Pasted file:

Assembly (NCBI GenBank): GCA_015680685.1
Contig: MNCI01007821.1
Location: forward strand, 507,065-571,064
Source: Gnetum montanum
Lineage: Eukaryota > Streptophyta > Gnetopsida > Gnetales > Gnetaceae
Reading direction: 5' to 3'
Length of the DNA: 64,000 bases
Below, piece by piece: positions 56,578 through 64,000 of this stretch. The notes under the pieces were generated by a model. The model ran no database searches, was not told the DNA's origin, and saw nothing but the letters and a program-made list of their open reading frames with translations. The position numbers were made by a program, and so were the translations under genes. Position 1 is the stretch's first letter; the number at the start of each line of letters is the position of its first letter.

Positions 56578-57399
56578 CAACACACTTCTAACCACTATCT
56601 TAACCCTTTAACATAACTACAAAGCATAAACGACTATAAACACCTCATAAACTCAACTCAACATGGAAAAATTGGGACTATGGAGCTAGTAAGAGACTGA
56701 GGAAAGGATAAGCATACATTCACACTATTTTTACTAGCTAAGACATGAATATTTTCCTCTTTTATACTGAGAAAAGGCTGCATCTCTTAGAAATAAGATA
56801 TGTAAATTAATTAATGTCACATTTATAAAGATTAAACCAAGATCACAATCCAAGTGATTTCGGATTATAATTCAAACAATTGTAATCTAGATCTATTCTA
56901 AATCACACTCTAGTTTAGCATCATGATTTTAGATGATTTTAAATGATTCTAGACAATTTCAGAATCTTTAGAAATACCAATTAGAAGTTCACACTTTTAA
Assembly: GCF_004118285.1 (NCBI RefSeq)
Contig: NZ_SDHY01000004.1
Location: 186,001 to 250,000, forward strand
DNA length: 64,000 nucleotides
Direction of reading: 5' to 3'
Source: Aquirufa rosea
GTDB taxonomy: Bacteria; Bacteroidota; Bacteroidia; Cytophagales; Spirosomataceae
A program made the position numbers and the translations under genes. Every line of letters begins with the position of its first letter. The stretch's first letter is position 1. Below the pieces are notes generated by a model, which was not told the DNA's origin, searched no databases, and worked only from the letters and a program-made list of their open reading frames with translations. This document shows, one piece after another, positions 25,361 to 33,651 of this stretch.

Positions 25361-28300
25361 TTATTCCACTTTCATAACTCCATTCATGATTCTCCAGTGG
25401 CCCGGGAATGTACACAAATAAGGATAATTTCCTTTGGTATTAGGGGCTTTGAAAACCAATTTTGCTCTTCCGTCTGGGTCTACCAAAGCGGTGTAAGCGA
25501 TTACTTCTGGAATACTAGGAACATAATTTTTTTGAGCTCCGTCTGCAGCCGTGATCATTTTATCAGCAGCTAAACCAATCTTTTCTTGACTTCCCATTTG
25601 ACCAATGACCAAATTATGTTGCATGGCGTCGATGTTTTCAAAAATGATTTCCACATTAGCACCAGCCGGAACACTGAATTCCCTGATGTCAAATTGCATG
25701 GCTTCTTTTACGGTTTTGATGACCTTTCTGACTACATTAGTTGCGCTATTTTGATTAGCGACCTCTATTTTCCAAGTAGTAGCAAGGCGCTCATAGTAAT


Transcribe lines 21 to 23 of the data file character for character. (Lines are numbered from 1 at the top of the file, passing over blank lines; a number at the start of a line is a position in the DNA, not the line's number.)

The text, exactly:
GTDB taxonomy: Bacteria; Bacteroidota; Bacteroidia; Cytophagales; Spirosomataceae
A program made the position numbers and the translations under genes. Every line of letters begins with the position of its first letter. The stretch's first letter is position 1. Below the pieces are notes generated by a model, which was not told the DNA's origin, searched no databases, and worked only from the letters and a program-made list of their open reading frames with translations. This document shows, one piece after another, positions 25,361 to 33,651 of this stretch.

Positions 25361-28300